{¶ 26} With regard to S.E.'s parenting skills, S.E.'s counsel asked Schilling on cross-examination why FCCS had issues with S.E.'s parenting skills when all of her observed interactions with her children were considered appropriate:

A. Well, we had concerns with how she was parenting [W.P] just because she didn't believe that -- that -- she -- she -- that [W.P.] needed intensive therapy, but she wouldn't like-- she-- he's just being a kid-

Q. Okay.

A. -or he'll get over it, it's just a phase; that and then not letting us know about A.J., just falsifying the documentation of giving up this child to this other person. And so, the parenting piece was just there to kinda help her learn some of those good parenting techniques. And she would have been able to participate in some parenting programming through the Health Department, but she left before the AOD component was completed.

Q. Given her visitation and her weekly visits, was there anything in the visitations that could lead to you-- lead you to believe that she possibly didn't need mentoring at all at that point since there were no concerns raised?

A. No, I think she does. From what I gathered, she would bring multiple people to visits so that they would assist her or actually do the parenting themselves.

Q. Oh.

A. She gave -- she agreed for her oldest child to be in the legal custody of a relative. She altered a birth certificate for her daughter to be with somebody else. She didn't believe that her oldest son needed intensive therapy and he was killing the animals and -- and hurting his, you know, his broth -- being aggressive with his brother. And then the baby she, you know, was using throughout the pregnancy. So, we felt that it would best that she learn some parenting techniques to kind of help, you know, deal with all the children should they be able to be reunified.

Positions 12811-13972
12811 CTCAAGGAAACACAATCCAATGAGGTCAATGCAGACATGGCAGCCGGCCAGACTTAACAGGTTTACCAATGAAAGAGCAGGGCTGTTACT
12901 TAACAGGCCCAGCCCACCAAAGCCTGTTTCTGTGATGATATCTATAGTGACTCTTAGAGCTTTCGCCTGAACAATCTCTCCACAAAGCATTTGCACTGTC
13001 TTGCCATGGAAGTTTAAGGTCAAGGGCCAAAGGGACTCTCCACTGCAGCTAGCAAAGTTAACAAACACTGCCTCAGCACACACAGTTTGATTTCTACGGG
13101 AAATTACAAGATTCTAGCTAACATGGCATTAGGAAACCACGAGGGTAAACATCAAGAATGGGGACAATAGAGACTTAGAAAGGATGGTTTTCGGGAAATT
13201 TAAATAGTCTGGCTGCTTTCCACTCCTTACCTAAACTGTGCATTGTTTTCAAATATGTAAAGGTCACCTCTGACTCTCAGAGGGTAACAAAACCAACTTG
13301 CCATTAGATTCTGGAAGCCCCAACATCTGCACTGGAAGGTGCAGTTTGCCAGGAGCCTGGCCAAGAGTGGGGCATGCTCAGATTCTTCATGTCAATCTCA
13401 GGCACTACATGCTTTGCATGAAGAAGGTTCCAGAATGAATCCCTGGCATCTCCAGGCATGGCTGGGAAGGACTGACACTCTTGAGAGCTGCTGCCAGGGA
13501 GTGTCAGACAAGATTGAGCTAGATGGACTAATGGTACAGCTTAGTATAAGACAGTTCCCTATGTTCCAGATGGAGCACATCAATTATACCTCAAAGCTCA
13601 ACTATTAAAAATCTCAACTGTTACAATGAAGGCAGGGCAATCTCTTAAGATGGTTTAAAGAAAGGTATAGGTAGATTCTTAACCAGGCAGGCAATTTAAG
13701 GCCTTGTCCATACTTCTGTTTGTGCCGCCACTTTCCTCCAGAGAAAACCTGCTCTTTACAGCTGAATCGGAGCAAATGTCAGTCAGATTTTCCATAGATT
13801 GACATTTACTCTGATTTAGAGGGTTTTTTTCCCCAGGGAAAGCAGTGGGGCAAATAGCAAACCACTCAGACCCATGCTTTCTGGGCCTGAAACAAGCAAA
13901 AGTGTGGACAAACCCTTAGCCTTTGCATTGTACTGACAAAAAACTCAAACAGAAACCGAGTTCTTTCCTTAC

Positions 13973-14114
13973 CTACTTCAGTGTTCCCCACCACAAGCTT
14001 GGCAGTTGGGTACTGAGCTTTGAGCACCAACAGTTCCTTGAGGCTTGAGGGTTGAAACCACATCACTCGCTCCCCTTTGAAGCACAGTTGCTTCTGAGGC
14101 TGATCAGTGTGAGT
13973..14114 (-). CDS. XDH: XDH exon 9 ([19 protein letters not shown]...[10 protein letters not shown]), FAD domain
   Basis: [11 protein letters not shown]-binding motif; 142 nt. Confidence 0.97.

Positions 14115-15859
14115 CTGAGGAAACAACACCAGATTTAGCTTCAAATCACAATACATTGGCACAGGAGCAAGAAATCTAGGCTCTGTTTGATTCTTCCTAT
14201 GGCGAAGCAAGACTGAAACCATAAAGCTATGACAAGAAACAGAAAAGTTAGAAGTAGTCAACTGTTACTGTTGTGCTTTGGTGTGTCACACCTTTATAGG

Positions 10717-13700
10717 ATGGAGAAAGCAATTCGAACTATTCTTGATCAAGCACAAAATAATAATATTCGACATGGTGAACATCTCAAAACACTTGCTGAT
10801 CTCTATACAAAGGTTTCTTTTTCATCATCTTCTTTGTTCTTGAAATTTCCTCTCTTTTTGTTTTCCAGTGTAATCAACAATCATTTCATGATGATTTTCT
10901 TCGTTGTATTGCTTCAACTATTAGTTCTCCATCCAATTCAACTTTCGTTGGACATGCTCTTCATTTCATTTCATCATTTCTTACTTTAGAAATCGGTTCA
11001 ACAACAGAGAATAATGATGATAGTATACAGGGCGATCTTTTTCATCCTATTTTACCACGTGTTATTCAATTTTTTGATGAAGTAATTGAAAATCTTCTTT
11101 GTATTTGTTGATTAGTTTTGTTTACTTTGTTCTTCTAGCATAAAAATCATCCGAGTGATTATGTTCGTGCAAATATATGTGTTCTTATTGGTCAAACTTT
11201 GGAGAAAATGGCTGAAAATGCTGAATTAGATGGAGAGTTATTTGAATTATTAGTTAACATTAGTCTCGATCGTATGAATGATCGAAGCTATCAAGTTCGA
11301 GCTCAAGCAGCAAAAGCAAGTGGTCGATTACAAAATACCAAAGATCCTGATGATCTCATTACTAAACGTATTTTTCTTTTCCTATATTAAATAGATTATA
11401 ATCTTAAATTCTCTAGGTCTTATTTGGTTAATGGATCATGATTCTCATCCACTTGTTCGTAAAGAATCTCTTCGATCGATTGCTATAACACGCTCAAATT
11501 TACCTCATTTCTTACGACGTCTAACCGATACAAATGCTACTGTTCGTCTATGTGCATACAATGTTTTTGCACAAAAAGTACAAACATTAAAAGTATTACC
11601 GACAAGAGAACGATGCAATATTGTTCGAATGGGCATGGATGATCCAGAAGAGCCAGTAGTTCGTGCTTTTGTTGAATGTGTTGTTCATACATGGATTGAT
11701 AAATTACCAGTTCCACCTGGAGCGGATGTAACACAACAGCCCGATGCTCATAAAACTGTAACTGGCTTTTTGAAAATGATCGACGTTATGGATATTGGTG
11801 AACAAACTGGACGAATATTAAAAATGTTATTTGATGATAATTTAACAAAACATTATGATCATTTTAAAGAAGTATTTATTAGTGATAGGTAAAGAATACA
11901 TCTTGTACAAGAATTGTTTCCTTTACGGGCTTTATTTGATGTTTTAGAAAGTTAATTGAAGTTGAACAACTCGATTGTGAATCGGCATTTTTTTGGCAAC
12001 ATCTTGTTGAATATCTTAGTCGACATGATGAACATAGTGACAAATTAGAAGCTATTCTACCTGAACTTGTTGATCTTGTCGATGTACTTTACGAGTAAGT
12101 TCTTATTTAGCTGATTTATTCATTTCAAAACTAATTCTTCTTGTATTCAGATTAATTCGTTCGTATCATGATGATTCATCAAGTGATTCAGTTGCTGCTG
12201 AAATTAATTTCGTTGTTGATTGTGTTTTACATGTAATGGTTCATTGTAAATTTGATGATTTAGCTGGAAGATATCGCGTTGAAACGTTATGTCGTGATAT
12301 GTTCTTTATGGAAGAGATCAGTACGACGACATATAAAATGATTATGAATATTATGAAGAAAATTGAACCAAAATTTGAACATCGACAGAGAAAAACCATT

(Oct. 21, 2019 Tr. at 32-34.)

{¶ 27} In our view, the record contains clear and convincing evidence that S.E. continuously and repeatedly failed, for a period of three years, to acquire the parenting skills necessary for S.E. to substantially remedy the conditions that resulted in the removal of A.E. and W.P. in August 2016. The evidence in the record also contains clear and convincing evidence that S.E. failed to do so even though FCCS provided S.E. with the resources needed to complete this requirement of the case plan.

{¶ 28} Under similar circumstances to those presented in this case, other Ohio courts have held that a finding by the juvenile court that the circumstances described in R.C. 2151.414(B)(1)(a) exist was not against the manifest weight of the evidence. See In re T.H., 5th Dist. No. 20CA000003, 2020-Ohio-3571 (Trial court properly granted permanent custody to children services where the record showed the mother failed to complete her case plan and the mother tested positive for THC each time a random drug test was conducted, and failed to obtain stable housing and employment.); In re S.S., 8th Dist. No. 109356, 2020-Ohio-3039 (Trial court did not err when it awarded the children's permanent custody to the county agency because clear and convincing evidence supported a finding that the mother had not addressed her substance abuse issues, her parenting plan objectives, or her mental health issues.); In re J.J., 5th Dist. No. 2019CA00167, 2020-Ohio-1020 (Evidence supported trial court's determination that children could not be placed with mother within a reasonable time or should not be placed with her because she tested positive for drugs 26 times during course of proceedings, including the day of permanent custody hearing.). Here, the testimony in the record supports a finding that S.E. never completed several major components of her case plan including completing random drug screens at ACS, completing an AOD assessment, and participating in a parent mentoring program.

{¶ 29} Based on the foregoing, it is our determination that clear and convincing evidence supports the finding of the juvenile court under R.C. 2151.414(B)(1)(a), that S.E. failed consistently and repeatedly to substantially remedy the conditions causing the children to be placed outside her home. Accordingly, we hold that the juvenile court did not err when it found that the children could not be placed with either parent within a reasonable time or should not be placed with either parent.